Congratulations to Brandon on being selected for this honor.
Benjamin Wolozin, M.D., Ph.D., Professor of Pharmacology and Neurology at Boston University School of Medicine, has been named a Fellow of the American Association for the Advancement of Science (AAAS). He was elected for his contributions to molecular and translational neuroscience, particularly discovery of the role of cholesterol in Alzheimer’s disease.
On January 26, 2017, Dr. Karen Antman, BUSM Dean and BUMC Provost announced that Dr. Wolozin is the recipient of the Jack Spivack Excellence in Neurosciences Award for 2017. His discovery of the essential role of RNA Binding proteins in the pathology of tauopathies, including Alzheimer’s disease, represents a paradigm shift in our understanding of these diseases. With this discovery comes dramatic new opportunities for therapeutic interventions for Alzheimer’s disease and other tauopathies, based on targeting important members of the translational stress response, such as TIA1.
Congratulations to Ben!
Annina Leo, Ph.D., Postdoctoral Fellow in the Laboratory of Molecular NeuroTherapeutics under the mentorship of Tsuneya Ikezu, M.D., Ph.D., was selected as one of two Boston University School of Medicine recipients of the 2016 Alzheimer’s Association Grant Award. Dr. Deleo’s research application on “Characterization of Human AD Brain-Derived Exosomes on Tau Propagation” focus on the question, “How do cellular transport pathways contribute to the movement of abnormal tau protein throughout the brain in Alzheimer’s disease.” Dr. Deleo will receive $175, 000 over 3 years to support her postdoctoral research.
Dr. David Farb was the featured speaker at a sold-out Science on Screen presentation of “Embrace of the Serpent” at the Coolidge Corner Theatre in Brookline. This stunning film is based on the real-life journals of Theodor Koch-Grünberg and Richard Evans Schultes and their quest through the Columbian Amazon for the sacred and rare Yakruna plant. The film focuses on their encounter with Karamakate, a shaman and the last survivor of his people, with whom they forge a profound friendship over 40 years and learn ancient lessons in the sacred and medicinal powers of plants.
As a neuropharmacologist, Dr. Farb’s presentation focused on the use of plants, particularly hallucinogens, by shaman throughout history and how these “entheogens” were subsequently studied and at times even exploited following their discovery by western scientists in the 20th century.
Science on Screen is supported by a grant from the Alfred P. Sloan Foundation with additional support from Gesmer Updegrove LLP, Rubin Anders Scientific, and Ken Loveday and Ellen Hoffman, Brookline, and co-presented by the Museum of Science.
Tsuneya Ikezu, M.D, Ph.D., Professor of Pharmacology and Neurology, received the Inge Grundke-Iqbal Award for Alzheimer’s Research at the Alzheimer’s Association International Conference (AAIC) in Toronto, Ontario, July 24-28, 2016 and is one of two Boston University faculty members to receive a grant from the BrightFocus Foundation. Dr. Ikezu, whose research focuses on molecular therapeutic intervention of neurodegenerative and neuropsychiatric disorders, gave a plenary lecture at the conference.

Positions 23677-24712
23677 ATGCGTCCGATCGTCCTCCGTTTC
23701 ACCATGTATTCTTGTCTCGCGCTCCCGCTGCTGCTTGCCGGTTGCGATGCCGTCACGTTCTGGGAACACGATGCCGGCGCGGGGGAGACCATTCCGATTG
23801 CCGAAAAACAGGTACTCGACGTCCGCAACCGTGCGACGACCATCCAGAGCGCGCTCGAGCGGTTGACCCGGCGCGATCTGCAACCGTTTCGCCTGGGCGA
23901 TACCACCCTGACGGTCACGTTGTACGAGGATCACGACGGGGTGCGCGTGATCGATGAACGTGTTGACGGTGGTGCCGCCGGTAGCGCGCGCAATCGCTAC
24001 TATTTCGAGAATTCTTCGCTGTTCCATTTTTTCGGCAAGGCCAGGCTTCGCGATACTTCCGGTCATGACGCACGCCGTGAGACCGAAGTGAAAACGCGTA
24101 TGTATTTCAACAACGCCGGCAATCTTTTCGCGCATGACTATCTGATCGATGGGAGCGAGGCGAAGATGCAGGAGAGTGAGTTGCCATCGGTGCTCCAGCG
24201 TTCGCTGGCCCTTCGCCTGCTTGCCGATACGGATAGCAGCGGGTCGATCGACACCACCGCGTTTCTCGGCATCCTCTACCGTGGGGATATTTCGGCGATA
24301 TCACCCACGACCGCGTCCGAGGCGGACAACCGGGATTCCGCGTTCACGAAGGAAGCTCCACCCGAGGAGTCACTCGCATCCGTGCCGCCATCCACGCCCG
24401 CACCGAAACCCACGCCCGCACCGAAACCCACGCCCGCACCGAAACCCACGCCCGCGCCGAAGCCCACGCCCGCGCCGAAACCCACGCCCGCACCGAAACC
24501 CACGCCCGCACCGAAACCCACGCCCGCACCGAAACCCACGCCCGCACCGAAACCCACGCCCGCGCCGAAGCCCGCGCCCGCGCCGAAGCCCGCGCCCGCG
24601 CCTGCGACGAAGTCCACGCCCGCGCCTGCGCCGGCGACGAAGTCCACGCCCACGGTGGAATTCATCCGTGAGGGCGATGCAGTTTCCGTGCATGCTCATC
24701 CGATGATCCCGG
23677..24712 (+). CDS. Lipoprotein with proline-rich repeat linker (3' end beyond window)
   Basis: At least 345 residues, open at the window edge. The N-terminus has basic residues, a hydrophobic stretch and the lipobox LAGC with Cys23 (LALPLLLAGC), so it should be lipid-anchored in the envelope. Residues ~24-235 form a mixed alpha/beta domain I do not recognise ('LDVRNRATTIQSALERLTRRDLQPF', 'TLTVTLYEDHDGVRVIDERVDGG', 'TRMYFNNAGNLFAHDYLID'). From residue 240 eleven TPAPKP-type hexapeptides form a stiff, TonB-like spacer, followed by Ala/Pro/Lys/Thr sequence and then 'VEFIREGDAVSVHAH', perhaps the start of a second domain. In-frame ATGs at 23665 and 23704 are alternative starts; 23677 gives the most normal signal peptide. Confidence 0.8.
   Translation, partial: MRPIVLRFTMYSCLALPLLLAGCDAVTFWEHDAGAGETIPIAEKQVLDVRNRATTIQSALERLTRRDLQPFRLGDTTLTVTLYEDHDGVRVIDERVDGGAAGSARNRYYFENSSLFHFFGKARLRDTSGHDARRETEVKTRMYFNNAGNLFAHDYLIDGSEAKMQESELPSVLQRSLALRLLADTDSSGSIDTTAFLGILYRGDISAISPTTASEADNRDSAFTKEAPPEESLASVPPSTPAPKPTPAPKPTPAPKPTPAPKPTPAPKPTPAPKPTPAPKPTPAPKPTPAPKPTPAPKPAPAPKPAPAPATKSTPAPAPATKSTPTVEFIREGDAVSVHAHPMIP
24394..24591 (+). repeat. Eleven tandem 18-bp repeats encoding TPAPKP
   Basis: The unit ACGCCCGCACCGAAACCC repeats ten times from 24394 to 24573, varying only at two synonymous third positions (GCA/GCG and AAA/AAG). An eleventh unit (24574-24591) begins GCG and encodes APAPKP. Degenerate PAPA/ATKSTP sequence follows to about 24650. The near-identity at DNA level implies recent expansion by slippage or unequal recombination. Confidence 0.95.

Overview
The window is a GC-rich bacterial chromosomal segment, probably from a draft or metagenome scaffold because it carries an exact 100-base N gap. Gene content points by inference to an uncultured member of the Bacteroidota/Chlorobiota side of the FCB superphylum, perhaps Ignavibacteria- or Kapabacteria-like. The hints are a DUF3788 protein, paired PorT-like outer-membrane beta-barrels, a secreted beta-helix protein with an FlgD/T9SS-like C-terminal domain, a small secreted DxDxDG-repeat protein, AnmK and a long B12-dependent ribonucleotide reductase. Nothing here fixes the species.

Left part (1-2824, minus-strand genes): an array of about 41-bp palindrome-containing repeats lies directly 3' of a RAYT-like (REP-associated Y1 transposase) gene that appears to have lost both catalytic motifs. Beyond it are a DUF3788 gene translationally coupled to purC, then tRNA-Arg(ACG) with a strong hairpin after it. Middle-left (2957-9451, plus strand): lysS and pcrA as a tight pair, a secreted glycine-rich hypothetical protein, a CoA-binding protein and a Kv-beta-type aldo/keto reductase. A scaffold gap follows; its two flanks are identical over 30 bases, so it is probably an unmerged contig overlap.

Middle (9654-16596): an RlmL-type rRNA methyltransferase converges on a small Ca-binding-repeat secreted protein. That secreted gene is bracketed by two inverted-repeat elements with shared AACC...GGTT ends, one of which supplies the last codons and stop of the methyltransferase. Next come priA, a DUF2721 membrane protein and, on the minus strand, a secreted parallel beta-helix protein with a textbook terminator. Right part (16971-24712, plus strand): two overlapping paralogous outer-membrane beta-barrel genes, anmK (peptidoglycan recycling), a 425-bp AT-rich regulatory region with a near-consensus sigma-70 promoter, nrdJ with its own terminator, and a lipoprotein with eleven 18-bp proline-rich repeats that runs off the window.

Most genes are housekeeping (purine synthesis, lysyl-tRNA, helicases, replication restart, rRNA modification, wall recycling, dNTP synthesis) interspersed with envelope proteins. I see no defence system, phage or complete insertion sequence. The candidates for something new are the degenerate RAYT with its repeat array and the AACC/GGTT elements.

The Inge Grundke-Iqbal Award for Alzheimer’s Research recognizes the senior author of the most impactful study on the biology of Alzheimer’s disease and related conditions published during the two calendar years preceding AAIC. The selected paper is “Depletion of microglia and inhibition of exosome synthesis halt tau propagation,” (Nature Neuroscience 2015 Nov;18(11):1584-93).
Dr. Inge Grundke-Iqbal, an internationally renowned neuroscientist, made a milestone discovery in the 1980’s: that abnormal hyperphosphorylation microtubule-associated protein tau is the building block in paired helical filaments (PHFs)/neurofibrillary tangles (NFTs) in the Alzheimer’s brain. This seminal discovery has contributed greatly to our overall understanding of neurodegeneration and led to major advances in Alzheimer’s research.
The BrightFocus Foundation has awarded Dr. Ikezu $300,000 for his research on the TREM2 molecule to develop novel therapeutics for the treatment of Alzheimer’s disease. The BrightFocus grant award and Inge Grundke-Iqbal Award both attest to the fact that Dr. Ikezu’s stellar work is pushing the boundaries of Alzheimer’s research.
We congratulate Dr. Ikezu on being selected for the prestigious Inge Grundke-Iqbal Award for Alzheimer’s Research and the BrightFocus grant award.
A new article published in Neuropsychopharmacology announces the discovery of a new therapeutic target to block binge eating by researchers in the Laboratory of Addictive Disorders (LAD). The research of Drs. Pietro Cottone and Valentina Sabino, directors and co-principal investigators of the LAD, is focused on unraveling the neurobiological mechanisms of motivated behaviors, such as drug addiction, stress-related disorders, and depression. The study provides new hope to approximately 15 million people who suffer from binge eating, obesity, and other eating disorders.